Some Reflections on Not Being Able To Eat Things

Image source:
Image source:

I have been gluten-free since the Spring of 2012 when I moved out of my Italian grandmother (Nonna)’s house and stopped being confronted by a daily arsenal of pasta and bread.

Being gluten-free is not hard; it’s only when you combine it with a dairy-free existence (often mistaken for lactose intolerance) that it then becomes problematic. When you start avoiding two or more separate things, you become one of THOSE people in cafes inquiring about the ingredients in everything. You start to hear yourself saying things like “so, are those raw vegan nut ‘cookies’ made with wheat flour? Oh, no? Well then – Ah… spelt. Hm. I’ll just have a $2 apple, then. Thanks.”

At dinner parties people never know what to serve you. Most people don’t realize that chicken, salad and potatoes are perfectly fine and that bread baskets are usually eschewed by everyone except the pre-teens anyway.

No ice cream, thank you.

Your boyfriend gets excited about buying lactose free cream that he can now add to the fish to make a creamy, heavenly dish of saturated fat and milk solids. And you eat it anyway because who needs a Leaky Gut lecture at 9 pm? And then you notice cystic acne appearing on your chin the next day. And you notice silent resentment building. Next time use coconut milk.

The same people that feed you dairy comment on your acne. You tell them that dairy causes you to break out like a 14-year old male on horse steroids.

“Well, stop eating dairy, then. Would you like some tiramisu? No? Why not? You don’t eat anything! I never know what to serve you!”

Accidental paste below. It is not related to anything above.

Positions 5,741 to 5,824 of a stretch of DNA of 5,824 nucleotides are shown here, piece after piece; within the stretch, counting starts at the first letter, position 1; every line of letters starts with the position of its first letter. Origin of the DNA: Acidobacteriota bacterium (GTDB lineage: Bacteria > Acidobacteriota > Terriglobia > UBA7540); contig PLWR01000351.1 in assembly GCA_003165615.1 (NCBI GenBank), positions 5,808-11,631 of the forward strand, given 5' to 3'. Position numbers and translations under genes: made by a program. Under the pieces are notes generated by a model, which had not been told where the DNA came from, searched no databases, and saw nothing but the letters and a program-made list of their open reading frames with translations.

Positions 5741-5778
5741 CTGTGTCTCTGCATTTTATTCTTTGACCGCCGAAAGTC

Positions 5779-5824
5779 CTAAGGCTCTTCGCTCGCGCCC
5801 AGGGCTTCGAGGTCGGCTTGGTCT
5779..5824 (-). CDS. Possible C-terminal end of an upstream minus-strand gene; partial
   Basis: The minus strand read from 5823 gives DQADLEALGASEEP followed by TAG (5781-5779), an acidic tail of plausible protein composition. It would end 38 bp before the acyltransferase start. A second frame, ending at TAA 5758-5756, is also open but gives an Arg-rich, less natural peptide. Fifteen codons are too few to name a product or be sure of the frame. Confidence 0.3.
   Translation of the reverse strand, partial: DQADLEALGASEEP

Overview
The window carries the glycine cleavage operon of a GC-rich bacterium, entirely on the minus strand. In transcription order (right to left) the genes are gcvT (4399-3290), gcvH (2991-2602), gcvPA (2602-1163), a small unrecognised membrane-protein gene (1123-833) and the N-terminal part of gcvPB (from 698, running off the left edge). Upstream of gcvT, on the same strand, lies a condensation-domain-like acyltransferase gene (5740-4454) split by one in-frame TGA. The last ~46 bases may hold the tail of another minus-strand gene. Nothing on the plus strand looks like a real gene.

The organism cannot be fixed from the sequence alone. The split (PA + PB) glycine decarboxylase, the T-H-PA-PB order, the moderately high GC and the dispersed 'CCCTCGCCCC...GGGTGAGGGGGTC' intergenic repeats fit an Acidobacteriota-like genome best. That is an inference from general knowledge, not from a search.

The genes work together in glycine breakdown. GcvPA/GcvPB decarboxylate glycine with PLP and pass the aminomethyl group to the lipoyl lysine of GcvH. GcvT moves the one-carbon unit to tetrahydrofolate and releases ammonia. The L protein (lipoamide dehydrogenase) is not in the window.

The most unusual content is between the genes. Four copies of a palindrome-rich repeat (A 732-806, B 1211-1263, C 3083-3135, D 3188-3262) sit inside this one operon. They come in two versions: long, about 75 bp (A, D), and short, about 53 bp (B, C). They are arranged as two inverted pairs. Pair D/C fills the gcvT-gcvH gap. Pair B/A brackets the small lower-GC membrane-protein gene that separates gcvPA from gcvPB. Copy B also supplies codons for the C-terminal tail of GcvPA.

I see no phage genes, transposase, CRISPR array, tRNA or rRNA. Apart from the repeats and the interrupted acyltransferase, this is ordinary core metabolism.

No one starved from skipping dessert. They just became that person at a dinner party that makes everyone else feel guilty. Everyone hates that person. Change the subject with some cute anecdotes about digestive concerns in Colombian bakeries.

Tiramisu might be worth it. You decide. Know that when you cave, however, you will be the subject of smug satisfaction from previously-mentioned guilty dinner party guests.

You have no control over someone else’s sandwich. You can only worry about the contents of your own sandwich. Remind others of this.

While on the subject of sandwiches: you need to freeze gluten-free bread. And besides, it’s tiny. Here is a crazy recipe for bread made of nothing but almond butter and eggs that gets me every time.

Gluten-free oreo cookies are not healthy. At all. I’m not sure why they belong in the health food section of grocery stores but they offer just as much or as little nutritional value as regular oreo cookies filled with GMO wheat and corn. They are made purely with the intention of allowing celiac children to join in on life. God bless celiac children. They are delicious (the oreo cookies, not the children).

Ditto for gluten-free bread (unless it’s made of nothing but eggs and almond butter), cereal and crackers.

Does a French translation (Sans-Gluten-Free) count as a double negative? Doesn’t it mean “Free of Gluten-free?” So wouldn’t that mean it actually contains gluten? My head hurts. Gluten-induced migraine?

I’m just as confused about gluten-free make-up as you are.

Be radical and rebel against gluten-free marketing schemes by doing an elimination diet under a naturopathic doctor’s supervision. I personally recommend this one. She’s excellent. Contact her here.

You may not need to avoid gluten. If that’s the case, don’t forget to include this fact in your Gratitude Journal to let the universe know how you feel about this stroke of good fortune.